Facebook to allow influencers to produce sponsored content for political campaigns

Facebook to allow influencers to produce sponsored content for political campaigns
© Bill Pugliano/Getty Images

Facebook on Friday announced it will allow social media influencers to produce sponsored content for political campaigns, as long as they clearly disclose who paid for their posts. 

The social media giant established the new guidelines amid scrutiny over a flood of memes on Instagram sponsored by Democratic presidential candidate Mike Bloomberg this week, which were not overtly labeled as "branded content." Facebook owns Instagram.

A Facebook company spokesperson said in a statement that the platform has determined "there's a place" for campaign-sponsored influencer content on its platforms, as long as it's properly labeled. For now, the rules will only apply to U.S. politicians.

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"We believe it’s important people know when they’re seeing paid content on our platforms," the spokesperson said. "After hearing from multiple campaigns, we agree that there’s a place for branded content in political discussion on our platforms."

"We’re allowing US-based political candidates to work with creators to run this content, provided the political candidates are authorized and the creators disclose any paid partnerships through our branded content tools," the spokesperson noted.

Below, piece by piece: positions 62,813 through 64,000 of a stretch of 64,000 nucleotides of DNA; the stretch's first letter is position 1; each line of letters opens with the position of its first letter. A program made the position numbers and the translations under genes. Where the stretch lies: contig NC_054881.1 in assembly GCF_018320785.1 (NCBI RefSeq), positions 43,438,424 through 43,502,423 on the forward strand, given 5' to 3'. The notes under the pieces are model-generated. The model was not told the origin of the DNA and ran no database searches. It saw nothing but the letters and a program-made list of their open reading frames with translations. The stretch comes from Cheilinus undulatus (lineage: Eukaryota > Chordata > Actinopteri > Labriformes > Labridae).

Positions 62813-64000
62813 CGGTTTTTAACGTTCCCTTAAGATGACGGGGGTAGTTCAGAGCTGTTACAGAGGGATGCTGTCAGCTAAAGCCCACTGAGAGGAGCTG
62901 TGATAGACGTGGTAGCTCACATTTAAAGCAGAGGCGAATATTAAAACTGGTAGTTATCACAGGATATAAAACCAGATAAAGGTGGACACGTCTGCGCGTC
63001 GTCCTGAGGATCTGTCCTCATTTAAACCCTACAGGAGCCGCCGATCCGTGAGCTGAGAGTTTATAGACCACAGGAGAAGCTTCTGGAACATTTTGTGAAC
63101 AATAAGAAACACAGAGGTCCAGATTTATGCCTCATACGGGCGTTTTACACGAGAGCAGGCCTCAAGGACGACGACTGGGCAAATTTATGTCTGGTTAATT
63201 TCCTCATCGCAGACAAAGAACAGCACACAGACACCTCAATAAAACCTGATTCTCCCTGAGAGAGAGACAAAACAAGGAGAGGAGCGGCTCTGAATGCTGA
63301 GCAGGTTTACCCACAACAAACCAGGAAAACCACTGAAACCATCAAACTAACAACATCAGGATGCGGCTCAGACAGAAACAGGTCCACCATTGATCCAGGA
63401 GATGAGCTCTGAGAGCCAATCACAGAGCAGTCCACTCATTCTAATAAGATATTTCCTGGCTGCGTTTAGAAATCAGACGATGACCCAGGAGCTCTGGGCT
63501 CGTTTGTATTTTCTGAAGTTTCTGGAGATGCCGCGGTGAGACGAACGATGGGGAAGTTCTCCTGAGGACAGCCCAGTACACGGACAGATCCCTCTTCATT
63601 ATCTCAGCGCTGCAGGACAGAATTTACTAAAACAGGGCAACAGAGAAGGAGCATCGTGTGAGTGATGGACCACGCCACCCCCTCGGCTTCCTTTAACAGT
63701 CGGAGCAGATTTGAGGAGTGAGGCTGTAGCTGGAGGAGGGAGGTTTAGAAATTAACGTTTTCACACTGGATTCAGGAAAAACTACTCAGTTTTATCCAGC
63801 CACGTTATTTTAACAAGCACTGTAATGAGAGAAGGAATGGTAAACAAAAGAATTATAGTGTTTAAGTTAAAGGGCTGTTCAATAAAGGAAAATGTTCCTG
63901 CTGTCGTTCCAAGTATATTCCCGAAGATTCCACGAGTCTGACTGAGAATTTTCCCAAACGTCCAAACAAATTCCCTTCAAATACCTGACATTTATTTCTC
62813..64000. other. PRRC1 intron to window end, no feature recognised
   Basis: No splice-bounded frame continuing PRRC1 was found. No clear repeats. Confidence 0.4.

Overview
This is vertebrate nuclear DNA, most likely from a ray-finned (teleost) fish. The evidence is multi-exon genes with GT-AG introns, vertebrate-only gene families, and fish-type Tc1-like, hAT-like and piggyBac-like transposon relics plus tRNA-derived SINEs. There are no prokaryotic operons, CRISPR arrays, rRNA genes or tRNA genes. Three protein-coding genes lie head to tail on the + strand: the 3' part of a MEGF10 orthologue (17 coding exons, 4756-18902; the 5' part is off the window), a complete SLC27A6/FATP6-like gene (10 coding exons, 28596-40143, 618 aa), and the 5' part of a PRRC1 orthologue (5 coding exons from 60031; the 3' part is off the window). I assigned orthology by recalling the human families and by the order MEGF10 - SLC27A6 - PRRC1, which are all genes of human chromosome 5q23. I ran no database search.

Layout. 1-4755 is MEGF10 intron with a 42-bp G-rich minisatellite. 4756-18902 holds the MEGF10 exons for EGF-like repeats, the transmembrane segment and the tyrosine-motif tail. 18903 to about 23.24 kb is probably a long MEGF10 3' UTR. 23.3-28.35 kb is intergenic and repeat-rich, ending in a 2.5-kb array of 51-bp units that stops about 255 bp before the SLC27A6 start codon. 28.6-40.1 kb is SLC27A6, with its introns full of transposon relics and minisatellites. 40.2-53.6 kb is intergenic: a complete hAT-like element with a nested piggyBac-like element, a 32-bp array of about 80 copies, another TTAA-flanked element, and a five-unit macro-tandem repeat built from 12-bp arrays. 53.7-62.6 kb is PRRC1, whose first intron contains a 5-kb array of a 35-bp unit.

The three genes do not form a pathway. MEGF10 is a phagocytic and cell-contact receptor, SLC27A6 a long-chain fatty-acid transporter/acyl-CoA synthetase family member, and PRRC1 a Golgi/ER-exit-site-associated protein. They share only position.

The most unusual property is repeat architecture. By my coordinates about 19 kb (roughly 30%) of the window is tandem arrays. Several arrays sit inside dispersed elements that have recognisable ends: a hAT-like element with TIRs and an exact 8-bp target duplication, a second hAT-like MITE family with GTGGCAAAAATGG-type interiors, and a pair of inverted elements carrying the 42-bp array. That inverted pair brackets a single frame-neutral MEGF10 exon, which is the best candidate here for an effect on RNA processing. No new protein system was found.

It's a change from Facebook's previous policies, which barred political entities from running branded content. Facebook said it is currently evolving its approach on the novel issue.

This week, the Bloomberg campaign began paying a string of social media influencers to post memes about the billionaire candidate. The posts from popular Instagram accounts all followed the same format: screenshots of direct messages from Bloomberg asking them to make memes for the campaign.

"Can you make a viral meme to let the younger demographic know I’m the cool candidate?” one of the screenshots shows Bloomberg asking @sonny5ideup. The screenshots imply Bloomberg offering up his billions of dollars in exchange for memes. 

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The New York Times on Thursday reported that Meme 2020, a company formed by popular Instagram influencers, was behind the sponsored-content campaign for Bloomberg. 

"Mike Bloomberg 2020 has teamed up with social creators to collaborate with the campaign, including the meme world,” said a Bloomberg campaign spokeswoman. “While a meme strategy may be new to presidential politics, we’re betting it will be an effective component to reach people where they are and compete with President TrumpDonald John TrumpRussian sanctions will boomerang States, cities rethink tax incentives after Amazon HQ2 backlash A Presidents Day perspective on the nature of a free press MORE’s powerful digital operation.”

Many of the memes that circulated this week were not explicitly labeled as "sponsored." Facebook says they will be allowed to remain online as long as they are properly labeled.